This may lead businesses to consider how property and offices can be utilised effectively, including projects involving shared spaces to foster collaboration. Continued investment in technology and digitalisation will also remain key, both in the office itself and also to bolster the business’ remote capabilities – including training to combat that ‘technostress’.
Mental health and wellbeing
Mental health and staff wellbeing remains a priority. As reported in our survey, many of us have been blurring the lines between work and home life. We are also arguably already in the midst of a mental health crisis; with the effects of the pandemic likely to be felt in the long-term.
Employers will need to ensure employees are getting adequate rest and not exceeding weekly working limits – this might be done by investing in monitoring systems and putting new guidelines and practices in place. Managers and HR professionals should be encouraged to engage with staff openly and set an example in balancing home and work life. Initiatives might include celebrating achievements beyond work; organising regular social catch ups; and encouraging employees to access resources, such as mental health first aiders, employee assistance programmes and resilience training.
Communication on the return to the workplace is critical, especially for those who are concerned about the potential health risks of returning to the office (and listening to those concerns in a genuine way is important): another reason why a ‘one size fits all’ approach is unlikely to work.
Changing practices and effective management
There will be a need to ensure consistency between the treatment of those spending a significant amount of time in the office and those spending more time at home. This is particularly the case given the difference in outlook between genders within the survey results. Some managers may (perhaps unintentionally) use ‘face-time’ as a measure of success or diligence – therefore a change in attitude and culture may be needed.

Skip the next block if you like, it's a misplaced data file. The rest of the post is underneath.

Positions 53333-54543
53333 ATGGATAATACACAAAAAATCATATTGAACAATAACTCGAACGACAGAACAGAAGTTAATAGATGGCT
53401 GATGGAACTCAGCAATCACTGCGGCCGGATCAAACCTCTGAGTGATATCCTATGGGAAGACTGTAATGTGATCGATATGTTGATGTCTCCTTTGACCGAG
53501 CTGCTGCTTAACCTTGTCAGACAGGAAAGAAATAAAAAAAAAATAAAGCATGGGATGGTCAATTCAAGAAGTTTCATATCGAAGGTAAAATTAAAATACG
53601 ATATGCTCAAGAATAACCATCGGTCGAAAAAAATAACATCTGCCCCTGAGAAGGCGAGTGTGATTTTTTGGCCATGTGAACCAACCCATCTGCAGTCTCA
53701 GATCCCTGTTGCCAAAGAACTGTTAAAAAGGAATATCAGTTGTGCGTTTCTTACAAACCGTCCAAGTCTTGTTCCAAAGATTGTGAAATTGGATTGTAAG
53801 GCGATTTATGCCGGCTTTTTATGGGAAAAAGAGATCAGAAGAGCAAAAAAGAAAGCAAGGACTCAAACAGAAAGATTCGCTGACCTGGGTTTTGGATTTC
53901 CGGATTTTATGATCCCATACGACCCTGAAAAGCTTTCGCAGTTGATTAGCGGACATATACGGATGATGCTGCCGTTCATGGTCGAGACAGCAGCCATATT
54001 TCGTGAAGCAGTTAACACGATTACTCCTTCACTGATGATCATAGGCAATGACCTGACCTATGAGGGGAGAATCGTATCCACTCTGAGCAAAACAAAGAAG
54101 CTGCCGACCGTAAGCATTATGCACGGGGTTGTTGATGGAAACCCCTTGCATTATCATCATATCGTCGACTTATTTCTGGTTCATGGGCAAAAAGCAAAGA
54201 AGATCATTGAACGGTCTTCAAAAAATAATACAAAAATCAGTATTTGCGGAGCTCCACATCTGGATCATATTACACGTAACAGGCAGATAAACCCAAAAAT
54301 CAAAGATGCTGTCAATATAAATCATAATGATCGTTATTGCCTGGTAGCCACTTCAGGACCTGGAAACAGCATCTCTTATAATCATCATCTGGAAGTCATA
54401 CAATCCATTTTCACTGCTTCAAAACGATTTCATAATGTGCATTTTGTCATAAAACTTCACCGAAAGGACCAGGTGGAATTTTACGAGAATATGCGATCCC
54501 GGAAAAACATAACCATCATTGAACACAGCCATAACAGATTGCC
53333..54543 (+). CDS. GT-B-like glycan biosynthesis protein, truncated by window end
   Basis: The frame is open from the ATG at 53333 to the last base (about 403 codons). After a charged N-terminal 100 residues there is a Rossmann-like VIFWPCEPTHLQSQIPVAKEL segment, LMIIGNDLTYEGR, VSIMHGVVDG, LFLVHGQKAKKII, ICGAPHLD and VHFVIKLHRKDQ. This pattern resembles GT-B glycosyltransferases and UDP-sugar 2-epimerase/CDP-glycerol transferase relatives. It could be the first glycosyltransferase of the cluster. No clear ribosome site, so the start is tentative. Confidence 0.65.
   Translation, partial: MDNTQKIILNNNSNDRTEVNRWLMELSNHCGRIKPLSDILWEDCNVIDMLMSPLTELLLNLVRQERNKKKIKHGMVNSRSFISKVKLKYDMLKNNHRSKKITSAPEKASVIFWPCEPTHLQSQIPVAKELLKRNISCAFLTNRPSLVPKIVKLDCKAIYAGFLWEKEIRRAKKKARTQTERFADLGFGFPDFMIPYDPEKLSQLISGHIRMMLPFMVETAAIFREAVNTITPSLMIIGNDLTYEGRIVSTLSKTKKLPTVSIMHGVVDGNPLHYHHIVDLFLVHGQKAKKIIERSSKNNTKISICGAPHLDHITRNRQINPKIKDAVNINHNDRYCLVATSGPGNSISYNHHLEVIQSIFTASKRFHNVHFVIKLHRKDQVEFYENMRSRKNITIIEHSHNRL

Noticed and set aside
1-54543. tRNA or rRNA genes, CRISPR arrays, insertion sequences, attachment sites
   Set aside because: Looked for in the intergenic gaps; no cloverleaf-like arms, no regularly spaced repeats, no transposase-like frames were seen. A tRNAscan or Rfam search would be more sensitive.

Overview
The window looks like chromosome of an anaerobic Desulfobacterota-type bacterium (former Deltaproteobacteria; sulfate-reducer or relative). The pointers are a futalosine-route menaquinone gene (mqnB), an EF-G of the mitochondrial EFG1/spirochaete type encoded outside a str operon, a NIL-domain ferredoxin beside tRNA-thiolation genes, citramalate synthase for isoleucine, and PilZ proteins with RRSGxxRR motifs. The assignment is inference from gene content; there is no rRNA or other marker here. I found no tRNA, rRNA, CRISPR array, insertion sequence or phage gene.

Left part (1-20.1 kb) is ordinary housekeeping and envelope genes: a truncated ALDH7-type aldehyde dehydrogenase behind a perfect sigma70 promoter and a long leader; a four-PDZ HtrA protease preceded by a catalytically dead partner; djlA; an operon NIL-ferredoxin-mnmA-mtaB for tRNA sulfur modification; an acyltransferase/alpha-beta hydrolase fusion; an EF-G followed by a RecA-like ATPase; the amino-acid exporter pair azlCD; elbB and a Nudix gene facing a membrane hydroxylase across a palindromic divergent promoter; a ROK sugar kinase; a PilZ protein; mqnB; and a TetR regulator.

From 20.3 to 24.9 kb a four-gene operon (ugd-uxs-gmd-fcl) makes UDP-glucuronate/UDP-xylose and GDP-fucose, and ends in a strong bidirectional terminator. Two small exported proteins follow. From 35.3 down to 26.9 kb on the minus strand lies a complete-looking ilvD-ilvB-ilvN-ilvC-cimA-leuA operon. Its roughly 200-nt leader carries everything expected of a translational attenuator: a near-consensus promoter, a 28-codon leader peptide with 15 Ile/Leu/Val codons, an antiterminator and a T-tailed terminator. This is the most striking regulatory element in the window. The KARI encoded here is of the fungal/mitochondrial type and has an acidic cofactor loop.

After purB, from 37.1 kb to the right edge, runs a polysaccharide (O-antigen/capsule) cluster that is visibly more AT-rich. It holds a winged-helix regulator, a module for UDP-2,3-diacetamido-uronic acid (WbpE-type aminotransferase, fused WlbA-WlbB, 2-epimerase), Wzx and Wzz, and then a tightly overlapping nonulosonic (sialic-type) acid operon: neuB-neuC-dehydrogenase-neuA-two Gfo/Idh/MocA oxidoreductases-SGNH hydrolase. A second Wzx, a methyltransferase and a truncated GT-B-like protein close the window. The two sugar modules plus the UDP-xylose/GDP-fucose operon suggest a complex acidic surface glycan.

Employers should consider how to effectively evaluate performance when working from home. For example, by offering managers training on leadership in a virtual world, introducing comprehensive home-working policies, and implementing technology to monitor output.
Transforming the approach to homeworking can also include a focus on positives such as: the business’ ability to recruit from a wider pool of talent (including internationally) – which could foster a more diverse workforce; the positive impact on the environment which will assist businesses in meeting sustainability goals; better utilisation of employees’ time and greater job-satisfaction; and the increased use of technology enabling access to clients and customers across the world.
There are many considerations for employers when it comes to the future of work, ranging from ethical questions on when (or if) you should monitor staff productivity when they are remote working, to practical queries on dealing with flexible working requests or concerns as people return to the workplace.
Whatever businesses decide a return to the office will look like for them, they’ll need to ensure it enables employees to work safely and productively, meeting their obligations as an employer to support staff’s welfare and foster a culture of trust and encouragement.
Charlotte Smith advises on all aspects of employment law and has developed close relationships with clients – particularly in the food, drink and manufacturing sectors. She also works closely with a number of Premier League and English Football League Clubs.